Private Project

A Little Body, A Little Earth

A tipsy game of truth or dare between friends begins to disintegrate as Vera realizes she is performing her self.

  • Alex Sarrigeorgiou
    Cave People, Grip, Con Spirito
  • Alex Sarrigeorgiou
    Cave People, Grip, Con Spirito
  • Cameron Morton
    Lollygag, Soft Landings, Whalebone. August
  • Alex Sarrigeorgiou
    Key Cast
  • Alison Jaye
    Key Cast
    Shameless, Unbelievable, Call Jane
  • Tij D'Oyen
    Key Cast
  • Meagan Smith
    Key Cast
  • Jack Tynan
    Key Cast
  • Project Type:
  • Genres:
  • Runtime:
    9 minutes
  • Completion Date:
    June 1, 2022
  • Production Budget:
    8,000 USD
  • Country of Origin:
    United States
  • Country of Filming:
    United States
  • Language:
  • Shooting Format:
  • Aspect Ratio:
  • Film Color:
  • First-time Filmmaker:
  • Student Project:
Director Biography - Alex Sarrigeorgiou

Alex Sarrigeorgiou is an actor, writer, and filmmaker based in New York City.

She's half Greek, half Romanian, and grew up in Athens, Greece. She studied drama at Vassar College, and her poems have appeared in *82 Review, Hypertrophic Literary, Fugue, and The Tishman Review, among others.

Alex brings her love of poetry to her work as a filmmaker, telling lyrical stories about personal transformation and existential despair, with female and queer experiences at the center.

In 2018, Alex wrote, produced and performed in Con Spirito, a short film inspired by the college years of poet Elizabeth Bishop. Her directorial debut short film, Grip, is available to watch now on Film Shortage.

​Alex is in development on her first feature film. She is an ISA Development Slate writer, currently on the ISA's list of Top 25 Screenwriters to Watch in 2022.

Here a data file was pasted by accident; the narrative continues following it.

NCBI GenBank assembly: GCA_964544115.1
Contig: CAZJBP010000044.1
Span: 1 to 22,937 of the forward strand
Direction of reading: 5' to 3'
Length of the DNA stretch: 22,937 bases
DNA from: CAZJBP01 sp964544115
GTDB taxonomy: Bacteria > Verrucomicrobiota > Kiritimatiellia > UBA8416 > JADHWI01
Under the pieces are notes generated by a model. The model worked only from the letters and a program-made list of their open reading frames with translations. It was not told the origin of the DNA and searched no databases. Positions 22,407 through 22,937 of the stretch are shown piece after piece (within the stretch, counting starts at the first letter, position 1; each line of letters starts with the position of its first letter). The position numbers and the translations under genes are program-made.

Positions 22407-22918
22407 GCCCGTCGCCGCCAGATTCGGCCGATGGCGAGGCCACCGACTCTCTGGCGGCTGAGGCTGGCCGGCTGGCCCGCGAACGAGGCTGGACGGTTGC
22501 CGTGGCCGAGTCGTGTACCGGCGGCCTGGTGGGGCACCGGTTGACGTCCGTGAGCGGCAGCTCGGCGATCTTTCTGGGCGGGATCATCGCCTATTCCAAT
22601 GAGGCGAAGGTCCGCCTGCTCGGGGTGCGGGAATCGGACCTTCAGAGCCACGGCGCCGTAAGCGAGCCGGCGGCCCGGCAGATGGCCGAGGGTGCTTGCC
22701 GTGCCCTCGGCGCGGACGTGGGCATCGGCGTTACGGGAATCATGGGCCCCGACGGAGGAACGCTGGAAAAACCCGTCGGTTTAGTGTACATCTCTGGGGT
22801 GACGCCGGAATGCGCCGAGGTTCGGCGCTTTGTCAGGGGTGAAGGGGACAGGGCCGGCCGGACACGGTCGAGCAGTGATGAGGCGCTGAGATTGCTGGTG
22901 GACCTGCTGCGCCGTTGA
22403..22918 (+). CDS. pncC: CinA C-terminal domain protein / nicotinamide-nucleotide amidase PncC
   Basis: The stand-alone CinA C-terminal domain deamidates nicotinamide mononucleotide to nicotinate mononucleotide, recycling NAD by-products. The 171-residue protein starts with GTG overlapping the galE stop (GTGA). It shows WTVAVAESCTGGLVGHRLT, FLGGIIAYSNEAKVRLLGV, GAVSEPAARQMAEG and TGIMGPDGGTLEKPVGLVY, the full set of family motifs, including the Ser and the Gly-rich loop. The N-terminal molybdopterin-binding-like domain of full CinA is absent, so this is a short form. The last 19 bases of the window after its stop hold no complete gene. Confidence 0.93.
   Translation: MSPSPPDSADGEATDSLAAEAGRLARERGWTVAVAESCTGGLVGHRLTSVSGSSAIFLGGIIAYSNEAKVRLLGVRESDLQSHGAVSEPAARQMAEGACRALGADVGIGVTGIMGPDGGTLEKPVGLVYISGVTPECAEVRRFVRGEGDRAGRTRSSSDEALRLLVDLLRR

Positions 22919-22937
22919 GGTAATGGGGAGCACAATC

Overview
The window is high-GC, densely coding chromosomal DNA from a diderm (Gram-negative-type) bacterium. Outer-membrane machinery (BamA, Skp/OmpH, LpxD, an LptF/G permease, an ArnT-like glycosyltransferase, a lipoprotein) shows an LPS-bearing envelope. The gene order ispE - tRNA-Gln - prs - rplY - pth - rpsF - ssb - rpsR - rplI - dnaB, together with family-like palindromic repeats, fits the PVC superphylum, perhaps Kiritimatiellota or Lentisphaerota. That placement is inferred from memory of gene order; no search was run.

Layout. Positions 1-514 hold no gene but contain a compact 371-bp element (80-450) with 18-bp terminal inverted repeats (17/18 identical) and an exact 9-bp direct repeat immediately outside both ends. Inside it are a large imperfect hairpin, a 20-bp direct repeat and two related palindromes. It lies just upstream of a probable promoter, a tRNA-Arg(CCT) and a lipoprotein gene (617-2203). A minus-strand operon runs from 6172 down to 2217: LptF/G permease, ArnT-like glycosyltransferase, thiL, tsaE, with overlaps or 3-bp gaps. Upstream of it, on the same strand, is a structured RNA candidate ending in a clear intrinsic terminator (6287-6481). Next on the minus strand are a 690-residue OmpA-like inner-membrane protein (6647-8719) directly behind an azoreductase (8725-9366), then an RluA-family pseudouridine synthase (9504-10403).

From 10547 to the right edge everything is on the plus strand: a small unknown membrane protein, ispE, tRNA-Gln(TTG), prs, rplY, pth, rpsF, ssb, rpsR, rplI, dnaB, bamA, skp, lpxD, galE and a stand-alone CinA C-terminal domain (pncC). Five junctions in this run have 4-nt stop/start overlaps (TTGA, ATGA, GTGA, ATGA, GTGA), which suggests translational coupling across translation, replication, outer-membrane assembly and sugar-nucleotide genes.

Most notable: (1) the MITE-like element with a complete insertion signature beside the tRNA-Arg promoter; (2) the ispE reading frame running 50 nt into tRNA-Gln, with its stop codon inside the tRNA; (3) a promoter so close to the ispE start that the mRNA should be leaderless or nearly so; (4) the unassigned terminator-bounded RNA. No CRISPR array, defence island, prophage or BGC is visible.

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Director Statement

A Little Body, A Little Earth is an experimental narrative short film, shot in one take.

Five friends sit around a table, drinking and talking. They play truth or dare, chattering and laughing about sex, among other things. They push each other to reveal bigger, deeper truths. Confessions spill out and everyone is more vulnerable than they thought they could be. But are they really being vulnerable? Vera admits to not knowing who she is. She feels she is performing herself: "I play Vera. I've studied her. I know every line.”

The truth is, every character in this film is hiding behind a mask. Maybe every person alive is hiding behind a mask. I personally experience this feeling often: that moment of dissociation, when you can feel yourself putting on a show of being yourself, and you don’t even know who you are underneath. It’s a lonely feeling. You want to connect with the people around you, but you just can’t seem to “be yourself.” You are terrified that someone will see you for who you are, and you also desperately want someone to see you for who you are. This film is my attempt at capturing that feeling.